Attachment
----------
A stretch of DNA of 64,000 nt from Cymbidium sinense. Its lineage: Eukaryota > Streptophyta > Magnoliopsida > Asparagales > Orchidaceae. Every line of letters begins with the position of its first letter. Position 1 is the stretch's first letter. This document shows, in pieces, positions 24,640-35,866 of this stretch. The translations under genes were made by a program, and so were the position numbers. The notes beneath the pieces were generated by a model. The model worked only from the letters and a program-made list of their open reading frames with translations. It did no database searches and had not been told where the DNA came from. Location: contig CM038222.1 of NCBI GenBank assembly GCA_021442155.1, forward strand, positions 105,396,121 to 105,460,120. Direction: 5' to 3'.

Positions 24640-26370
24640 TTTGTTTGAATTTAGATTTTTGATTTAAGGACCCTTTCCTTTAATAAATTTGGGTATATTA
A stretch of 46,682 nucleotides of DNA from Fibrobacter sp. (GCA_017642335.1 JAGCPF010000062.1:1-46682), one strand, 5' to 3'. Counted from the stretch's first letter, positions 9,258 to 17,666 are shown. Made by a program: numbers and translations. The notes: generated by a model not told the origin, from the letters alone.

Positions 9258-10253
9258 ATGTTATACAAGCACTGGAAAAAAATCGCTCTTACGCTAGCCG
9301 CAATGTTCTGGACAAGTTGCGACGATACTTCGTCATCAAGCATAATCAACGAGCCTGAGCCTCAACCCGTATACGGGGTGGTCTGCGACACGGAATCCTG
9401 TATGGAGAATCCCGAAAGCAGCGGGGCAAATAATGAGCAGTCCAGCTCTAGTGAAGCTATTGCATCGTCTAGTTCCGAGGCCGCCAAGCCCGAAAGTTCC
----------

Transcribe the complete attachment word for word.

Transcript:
A stretch of DNA of 64,000 nt from Cymbidium sinense. Its lineage: Eukaryota > Streptophyta > Magnoliopsida > Asparagales > Orchidaceae. Every line of letters begins with the position of its first letter. Position 1 is the stretch's first letter. This document shows, in pieces, positions 24,640-35,866 of this stretch. The translations under genes were made by a program, and so were the position numbers. The notes beneath the pieces were generated by a model. The model worked only from the letters and a program-made list of their open reading frames with translations. It did no database searches and had not been told where the DNA came from. Location: contig CM038222.1 of NCBI GenBank assembly GCA_021442155.1, forward strand, positions 105,396,121 to 105,460,120. Direction: 5' to 3'.

Positions 24640-26370
24640 TTTGTTTGAATTTAGATTTTTGATTTAAGGACCCTTTCCTTTAATAAATTTGGGTATATTA
A stretch of 46,682 nucleotides of DNA from Fibrobacter sp. (GCA_017642335.1 JAGCPF010000062.1:1-46682), one strand, 5' to 3'. Counted from the stretch's first letter, positions 9,258 to 17,666 are shown. Made by a program: numbers and translations. The notes: generated by a model not told the origin, from the letters alone.

Positions 9258-10253
9258 ATGTTATACAAGCACTGGAAAAAAATCGCTCTTACGCTAGCCG
9301 CAATGTTCTGGACAAGTTGCGACGATACTTCGTCATCAAGCATAATCAACGAGCCTGAGCCTCAACCCGTATACGGGGTGGTCTGCGACACGGAATCCTG
9401 TATGGAGAATCCCGAAAGCAGCGGGGCAAATAATGAGCAGTCCAGCTCTAGTGAAGCTATTGCATCGTCTAGTTCCGAGGCCGCCAAGCCCGAAAGTTCC